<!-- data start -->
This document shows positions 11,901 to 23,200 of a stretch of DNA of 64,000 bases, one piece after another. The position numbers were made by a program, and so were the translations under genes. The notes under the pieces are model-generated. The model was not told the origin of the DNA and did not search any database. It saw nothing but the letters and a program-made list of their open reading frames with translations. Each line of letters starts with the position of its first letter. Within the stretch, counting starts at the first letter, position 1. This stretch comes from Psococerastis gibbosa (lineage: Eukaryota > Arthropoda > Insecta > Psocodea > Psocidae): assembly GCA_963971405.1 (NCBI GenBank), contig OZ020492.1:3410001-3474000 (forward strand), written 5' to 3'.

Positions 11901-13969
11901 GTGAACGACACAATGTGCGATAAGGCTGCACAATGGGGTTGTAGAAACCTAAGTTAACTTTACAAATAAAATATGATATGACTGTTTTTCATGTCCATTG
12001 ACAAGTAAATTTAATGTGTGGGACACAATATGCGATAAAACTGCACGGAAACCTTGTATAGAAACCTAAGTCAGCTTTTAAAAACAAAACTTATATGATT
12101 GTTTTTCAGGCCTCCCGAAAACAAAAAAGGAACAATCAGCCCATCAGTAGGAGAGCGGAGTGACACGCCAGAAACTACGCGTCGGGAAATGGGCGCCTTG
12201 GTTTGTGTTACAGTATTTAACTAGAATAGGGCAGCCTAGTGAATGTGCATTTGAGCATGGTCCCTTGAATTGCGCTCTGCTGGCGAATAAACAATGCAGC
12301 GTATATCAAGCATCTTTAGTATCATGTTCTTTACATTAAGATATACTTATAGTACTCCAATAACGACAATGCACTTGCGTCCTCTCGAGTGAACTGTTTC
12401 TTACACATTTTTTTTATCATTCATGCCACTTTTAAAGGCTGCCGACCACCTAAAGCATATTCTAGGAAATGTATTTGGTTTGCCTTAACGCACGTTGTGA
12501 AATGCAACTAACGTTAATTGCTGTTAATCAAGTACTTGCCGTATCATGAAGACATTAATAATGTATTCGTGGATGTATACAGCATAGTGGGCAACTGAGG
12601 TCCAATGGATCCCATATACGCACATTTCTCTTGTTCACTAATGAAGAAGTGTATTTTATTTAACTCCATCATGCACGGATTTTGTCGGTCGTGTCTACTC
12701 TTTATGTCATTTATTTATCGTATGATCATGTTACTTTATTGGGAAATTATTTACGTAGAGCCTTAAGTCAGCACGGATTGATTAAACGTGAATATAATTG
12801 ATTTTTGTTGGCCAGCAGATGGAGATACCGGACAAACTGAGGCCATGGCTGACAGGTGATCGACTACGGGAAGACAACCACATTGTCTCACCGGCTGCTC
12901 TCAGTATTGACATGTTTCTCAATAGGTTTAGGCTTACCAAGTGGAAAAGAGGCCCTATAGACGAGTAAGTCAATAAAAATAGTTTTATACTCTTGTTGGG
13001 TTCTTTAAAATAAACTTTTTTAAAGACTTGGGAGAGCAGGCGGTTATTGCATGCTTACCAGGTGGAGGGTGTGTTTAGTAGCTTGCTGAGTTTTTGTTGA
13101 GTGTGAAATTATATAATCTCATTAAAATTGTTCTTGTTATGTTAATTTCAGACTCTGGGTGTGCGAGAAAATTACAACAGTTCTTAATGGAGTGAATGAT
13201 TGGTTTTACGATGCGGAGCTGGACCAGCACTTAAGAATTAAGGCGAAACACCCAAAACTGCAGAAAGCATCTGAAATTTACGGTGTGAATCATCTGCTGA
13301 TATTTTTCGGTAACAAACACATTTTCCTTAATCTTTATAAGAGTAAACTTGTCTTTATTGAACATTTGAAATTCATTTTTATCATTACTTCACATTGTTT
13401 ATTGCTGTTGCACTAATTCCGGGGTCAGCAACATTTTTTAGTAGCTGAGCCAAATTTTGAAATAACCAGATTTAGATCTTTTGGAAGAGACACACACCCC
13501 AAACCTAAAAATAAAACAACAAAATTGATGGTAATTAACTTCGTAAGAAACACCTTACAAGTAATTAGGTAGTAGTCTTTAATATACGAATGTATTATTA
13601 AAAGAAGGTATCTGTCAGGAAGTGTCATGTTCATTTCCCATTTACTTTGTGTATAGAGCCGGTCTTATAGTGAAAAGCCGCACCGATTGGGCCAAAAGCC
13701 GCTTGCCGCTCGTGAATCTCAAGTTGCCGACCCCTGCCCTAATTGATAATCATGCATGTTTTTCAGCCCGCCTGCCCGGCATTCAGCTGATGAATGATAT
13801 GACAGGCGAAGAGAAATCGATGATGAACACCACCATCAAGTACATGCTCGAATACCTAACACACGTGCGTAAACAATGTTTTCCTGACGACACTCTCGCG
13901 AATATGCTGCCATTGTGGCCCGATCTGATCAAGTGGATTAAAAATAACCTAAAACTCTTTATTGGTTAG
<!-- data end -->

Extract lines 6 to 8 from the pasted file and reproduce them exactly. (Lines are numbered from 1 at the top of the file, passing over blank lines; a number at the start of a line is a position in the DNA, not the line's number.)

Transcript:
12201 GTTTGTGTTACAGTATTTAACTAGAATAGGGCAGCCTAGTGAATGTGCATTTGAGCATGGTCCCTTGAATTGCGCTCTGCTGGCGAATAAACAATGCAGC
12301 GTATATCAAGCATCTTTAGTATCATGTTCTTTACATTAAGATATACTTATAGTACTCCAATAACGACAATGCACTTGCGTCCTCTCGAGTGAACTGTTTC
12401 TTACACATTTTTTTTATCATTCATGCCACTTTTAAAGGCTGCCGACCACCTAAAGCATATTCTAGGAAATGTATTTGGTTTGCCTTAACGCACGTTGTGA